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Thread: 75/25 vs 90/10 gas

  1. #1
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    75/25 vs 90/10 gas

    Hey, pretty much always used 75/25 or straight co2 gas. I've heard 85/15 or 90/10 runs smoother, is that correct? It would be nice to have it if It runs nice short circuit and the odd times I want to spray arc it will work great for that. Does it suffer on short circuit compared to the C25?
    They have 92/8 as well but couldn't see it being any better.

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    Re: 75/25 vs 90/10 gas

    I stand to be corrected, I believe north america is the only location where c25 is used. Certainly good for the heaviest of structural work. Everything else gets best results with some c10 variant. That's what the rest of the world uses. Even add a couple percent of O2 which wets out the weld pool by dispersing surface tension. Also good for spray. Use it with confidence and ditch the c25.

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    Re: 75/25 vs 90/10 gas

    90/10 is meant for spray transfer mode. That’s the gas to use for metal cor wire.
    I wouldn’t bother using 90/10 for short circuit transfer.
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    Re: 75/25 vs 90/10 gas

    100% CO2 provides the deepest penetration for short circuit MIG. As you add argon to CO2, the puddle becomes more and more fluid and the penetration diminishes. Some welders don't do short circuit MIG very well with C10, there's just not enough CO2 to keep the arc lit. That's one of the selling points for the new Miller 255; they tuned the electronics to handle C10 gas on short circuit MIG, so you don't have to change back and forth between gas cylinders to do spray or pulse.
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    Re: 75/25 vs 90/10 gas

    It depends on what welder you have. To get the benefits of spray transfer a 250A or bigger machine is usually required. I have done it with a 200A transformer and I think some of the new 200A inverters will do it too.
    You can also spray easier with 95/5 or 98/2 than 90/10. Be careful though I once got 95% Argon and 5% oxygen instead of 5% Co2 by mistake.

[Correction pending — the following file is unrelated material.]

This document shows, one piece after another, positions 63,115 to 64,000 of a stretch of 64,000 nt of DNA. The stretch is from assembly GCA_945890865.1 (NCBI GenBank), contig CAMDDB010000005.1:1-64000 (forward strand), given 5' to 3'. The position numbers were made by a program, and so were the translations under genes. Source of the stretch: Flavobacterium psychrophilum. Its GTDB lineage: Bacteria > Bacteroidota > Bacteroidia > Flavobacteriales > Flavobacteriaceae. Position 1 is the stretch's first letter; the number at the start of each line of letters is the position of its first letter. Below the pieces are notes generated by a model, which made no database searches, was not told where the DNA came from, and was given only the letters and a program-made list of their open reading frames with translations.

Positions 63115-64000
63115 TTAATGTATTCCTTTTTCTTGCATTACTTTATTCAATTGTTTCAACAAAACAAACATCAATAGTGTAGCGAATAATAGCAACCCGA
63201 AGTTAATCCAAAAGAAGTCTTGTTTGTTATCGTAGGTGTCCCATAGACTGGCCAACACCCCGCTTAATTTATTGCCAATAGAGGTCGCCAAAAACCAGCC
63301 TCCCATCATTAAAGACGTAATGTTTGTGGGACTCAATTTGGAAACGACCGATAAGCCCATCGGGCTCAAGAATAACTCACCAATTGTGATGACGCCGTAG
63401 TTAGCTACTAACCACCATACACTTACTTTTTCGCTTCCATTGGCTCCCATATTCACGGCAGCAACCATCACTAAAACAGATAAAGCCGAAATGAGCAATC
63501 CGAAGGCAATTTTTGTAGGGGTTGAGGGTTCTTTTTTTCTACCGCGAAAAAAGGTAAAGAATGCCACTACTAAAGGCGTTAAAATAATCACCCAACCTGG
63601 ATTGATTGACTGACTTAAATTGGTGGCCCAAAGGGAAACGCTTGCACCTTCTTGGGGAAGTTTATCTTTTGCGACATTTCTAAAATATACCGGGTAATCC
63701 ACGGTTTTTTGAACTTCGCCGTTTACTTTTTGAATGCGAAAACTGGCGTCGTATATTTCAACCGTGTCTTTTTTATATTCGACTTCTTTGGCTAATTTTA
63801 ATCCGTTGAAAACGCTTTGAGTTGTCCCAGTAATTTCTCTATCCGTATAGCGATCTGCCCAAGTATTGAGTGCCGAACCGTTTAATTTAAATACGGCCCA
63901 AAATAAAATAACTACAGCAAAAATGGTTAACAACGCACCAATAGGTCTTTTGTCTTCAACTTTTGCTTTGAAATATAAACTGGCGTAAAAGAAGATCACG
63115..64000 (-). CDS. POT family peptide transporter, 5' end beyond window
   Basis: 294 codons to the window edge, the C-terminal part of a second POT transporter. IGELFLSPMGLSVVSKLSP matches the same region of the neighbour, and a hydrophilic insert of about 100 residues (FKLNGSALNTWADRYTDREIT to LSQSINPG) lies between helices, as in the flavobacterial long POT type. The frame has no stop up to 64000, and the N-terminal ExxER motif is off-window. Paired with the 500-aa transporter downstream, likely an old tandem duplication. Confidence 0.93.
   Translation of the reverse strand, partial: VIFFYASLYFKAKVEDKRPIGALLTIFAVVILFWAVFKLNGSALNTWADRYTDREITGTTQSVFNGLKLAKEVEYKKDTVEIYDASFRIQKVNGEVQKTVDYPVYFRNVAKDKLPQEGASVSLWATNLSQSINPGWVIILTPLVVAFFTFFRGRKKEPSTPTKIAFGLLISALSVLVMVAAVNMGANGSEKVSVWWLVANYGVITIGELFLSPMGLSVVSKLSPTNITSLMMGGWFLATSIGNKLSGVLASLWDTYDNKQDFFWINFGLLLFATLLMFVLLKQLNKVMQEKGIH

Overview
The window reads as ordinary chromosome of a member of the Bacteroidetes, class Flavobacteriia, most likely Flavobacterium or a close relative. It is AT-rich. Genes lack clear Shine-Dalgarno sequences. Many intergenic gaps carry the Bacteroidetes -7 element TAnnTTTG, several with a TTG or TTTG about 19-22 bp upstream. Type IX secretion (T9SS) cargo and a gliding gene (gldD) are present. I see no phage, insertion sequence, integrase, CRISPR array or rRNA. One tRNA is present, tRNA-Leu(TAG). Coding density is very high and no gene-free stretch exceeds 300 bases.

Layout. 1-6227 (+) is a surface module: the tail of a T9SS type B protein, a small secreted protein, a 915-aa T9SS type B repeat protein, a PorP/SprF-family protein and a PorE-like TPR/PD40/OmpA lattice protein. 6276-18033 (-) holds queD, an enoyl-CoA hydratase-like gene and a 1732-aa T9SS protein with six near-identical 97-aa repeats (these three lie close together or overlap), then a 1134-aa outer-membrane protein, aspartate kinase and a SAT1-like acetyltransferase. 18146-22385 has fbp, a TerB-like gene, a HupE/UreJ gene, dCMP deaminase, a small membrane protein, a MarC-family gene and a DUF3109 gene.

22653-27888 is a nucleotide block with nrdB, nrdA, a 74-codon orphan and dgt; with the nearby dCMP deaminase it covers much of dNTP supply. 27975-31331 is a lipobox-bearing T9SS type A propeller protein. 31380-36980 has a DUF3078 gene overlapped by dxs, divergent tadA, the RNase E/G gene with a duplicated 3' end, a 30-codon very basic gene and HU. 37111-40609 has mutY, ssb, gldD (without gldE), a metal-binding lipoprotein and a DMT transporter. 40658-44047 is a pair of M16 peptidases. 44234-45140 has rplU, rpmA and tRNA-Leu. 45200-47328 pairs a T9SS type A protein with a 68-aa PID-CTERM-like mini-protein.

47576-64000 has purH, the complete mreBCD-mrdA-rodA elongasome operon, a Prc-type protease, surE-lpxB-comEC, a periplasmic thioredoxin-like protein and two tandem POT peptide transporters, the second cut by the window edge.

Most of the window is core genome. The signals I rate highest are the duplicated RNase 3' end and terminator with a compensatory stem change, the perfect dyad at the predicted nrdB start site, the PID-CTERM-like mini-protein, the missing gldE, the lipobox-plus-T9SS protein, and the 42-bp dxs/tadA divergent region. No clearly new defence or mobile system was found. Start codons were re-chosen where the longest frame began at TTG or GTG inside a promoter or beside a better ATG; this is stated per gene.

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    Re: 75/25 vs 90/10 gas

    Quote Originally Posted by Louie1961 View Post
    100% CO2 provides the deepest penetration for short circuit MIG. As you add argon to CO2, the puddle becomes more and more fluid and the penetration diminishes. Some welders don't do short circuit MIG very well with C10, there's just not enough CO2 to keep the arc lit. That's one of the selling points for the new Miller 255; they tuned the electronics to handle C10 gas on short circuit MIG, so you don't have to change back and forth between gas cylinders to do spray or pulse.
    That's interesting
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    Re: 75/25 vs 90/10 gas

    I'm running a powermig 300 so enough power to spray and has pulse spray mode too. I run .035 wire, I was thinking if the 90/10 can do a nice enough job on short circuit and also good for spray it's one bottle for both modes and a good all around gas. Would mostly be short circuit though so don't want to sacrifice that.

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    Re: 75/25 vs 90/10 gas

    Quote Originally Posted by nick121 View Post
    Hey, pretty much always used 75/25 or straight co2 gas. I've heard 85/15 or 90/10 runs smoother, is that correct? It would be nice to have it if It runs nice short circuit and the odd times I want to spray arc it will work great for that. Does it suffer on short circuit compared to the C25?
    They have 92/8 as well but couldn't see it being any better.